In the funny little world of beer-blogging, there’s a strange phenomenon that I’m just coming to grips with.  Before I explain, keep in mind the Aleheads site that you’ve been reading for the past couple of years has been, and still is, a completely free site.  There’s an ad here and there that you’ll see next to our posts but those aren’t generated by Aleheads, they’re generated by the hosting service that’s nice enough to let us take up space on the internet for practically zero cost (just some extras that we like to pay for).  Sure, I’ll take money if someone wants to pony up some cash, but we’re not looking to generate revenue.  Not sure why anyone would pay us anyway.  Have you read this site?  Anyway, being that this is a free site that answers to no one and has no controlling interest in anything, ever, I find it a little strange when our “Feedback” box is filled with various messages from companies asking either if we’ve tried their product and would be willing to review it or if we’d like to try a sample of something new.  I think that’s very cool and I love the trust that some people have in a bunch of folks that know just enough about beer to be mildly annoying at a bar, but I’m still learning to deal with the “notoriety” if you will.  Now, if this new-found notoriety brings free beer, then I say BRING IT ON!  And that’s how we’ve come to this review of Newcastle Summer Ale.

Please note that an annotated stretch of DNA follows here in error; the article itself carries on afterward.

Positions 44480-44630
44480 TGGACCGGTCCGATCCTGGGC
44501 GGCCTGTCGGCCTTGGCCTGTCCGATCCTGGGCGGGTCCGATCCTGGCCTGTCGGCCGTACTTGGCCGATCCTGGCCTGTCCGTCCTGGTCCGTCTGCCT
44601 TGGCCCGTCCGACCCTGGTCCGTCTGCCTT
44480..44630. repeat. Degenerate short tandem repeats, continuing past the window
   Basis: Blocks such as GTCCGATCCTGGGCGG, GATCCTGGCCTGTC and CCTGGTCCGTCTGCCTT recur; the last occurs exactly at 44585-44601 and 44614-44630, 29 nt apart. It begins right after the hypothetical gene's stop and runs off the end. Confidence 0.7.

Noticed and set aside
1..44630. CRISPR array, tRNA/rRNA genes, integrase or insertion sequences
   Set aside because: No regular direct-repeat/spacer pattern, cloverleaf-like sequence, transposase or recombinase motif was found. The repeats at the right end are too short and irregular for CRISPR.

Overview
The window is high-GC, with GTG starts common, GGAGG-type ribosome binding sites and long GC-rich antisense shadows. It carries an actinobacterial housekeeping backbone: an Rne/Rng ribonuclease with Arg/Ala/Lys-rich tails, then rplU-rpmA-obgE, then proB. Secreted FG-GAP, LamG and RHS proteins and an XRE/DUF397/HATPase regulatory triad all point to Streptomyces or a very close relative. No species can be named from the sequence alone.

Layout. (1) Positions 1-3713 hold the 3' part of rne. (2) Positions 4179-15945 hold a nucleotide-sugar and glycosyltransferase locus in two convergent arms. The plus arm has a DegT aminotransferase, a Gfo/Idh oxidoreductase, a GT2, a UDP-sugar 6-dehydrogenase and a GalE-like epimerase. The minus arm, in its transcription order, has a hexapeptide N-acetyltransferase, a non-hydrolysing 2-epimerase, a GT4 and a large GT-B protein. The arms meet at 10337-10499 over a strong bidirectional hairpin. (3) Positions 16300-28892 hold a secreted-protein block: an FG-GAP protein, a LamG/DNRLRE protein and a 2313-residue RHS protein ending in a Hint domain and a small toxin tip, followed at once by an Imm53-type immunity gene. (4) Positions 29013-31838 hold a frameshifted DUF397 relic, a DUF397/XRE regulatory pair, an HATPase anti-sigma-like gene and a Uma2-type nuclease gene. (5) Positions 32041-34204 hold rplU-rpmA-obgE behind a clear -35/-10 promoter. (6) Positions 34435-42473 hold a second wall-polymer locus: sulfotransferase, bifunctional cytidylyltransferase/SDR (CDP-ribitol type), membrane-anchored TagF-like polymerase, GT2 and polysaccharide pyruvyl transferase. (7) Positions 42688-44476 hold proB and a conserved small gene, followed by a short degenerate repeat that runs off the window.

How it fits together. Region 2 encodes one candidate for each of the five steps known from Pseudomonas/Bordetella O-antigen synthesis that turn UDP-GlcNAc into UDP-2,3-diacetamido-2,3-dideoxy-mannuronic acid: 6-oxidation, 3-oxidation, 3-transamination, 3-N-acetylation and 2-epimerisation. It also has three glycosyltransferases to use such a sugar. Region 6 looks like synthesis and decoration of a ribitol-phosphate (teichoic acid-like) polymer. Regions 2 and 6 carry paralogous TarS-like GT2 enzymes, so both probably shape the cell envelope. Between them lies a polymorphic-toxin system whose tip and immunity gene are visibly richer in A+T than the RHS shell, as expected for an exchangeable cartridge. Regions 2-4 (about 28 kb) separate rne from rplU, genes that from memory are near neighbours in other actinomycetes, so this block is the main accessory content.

I feel it’s only polite to respond to free beer with a quick review.  After all, someone clearly went out of their way to pack up said free beer and ship it to a state that does not look kindly on those that send alcohol across its lines (Welcome to Massachusetts, land of the free and home of the taxed).  Also, this isn’t the first review I’ve done on Newcastle, having put up a post on their Brown Ale Draught Keg back when Aleheads was still in its infancy.  I like Newcastle Brown Ale.  Certainly not a great beer and way outside the scope of “Craft”, but it tastes good and I like it.  Nuff’ said.  I’m interested to see what Newcastle Summer Ale has in store.

As you can see, the Newcastle Summer Ale came to my home in a burnished, fibrous box.  This box was bound with translucent tape, stretching not only around the equator but spread evenly across any evident opening that may have been exposed to the elements.  A nice touch.  A subtle font was chosen for the coding of the address, swollen where needed and reduced when such ostentatious lettering would seem out of place.  Overall, a fine package indeed.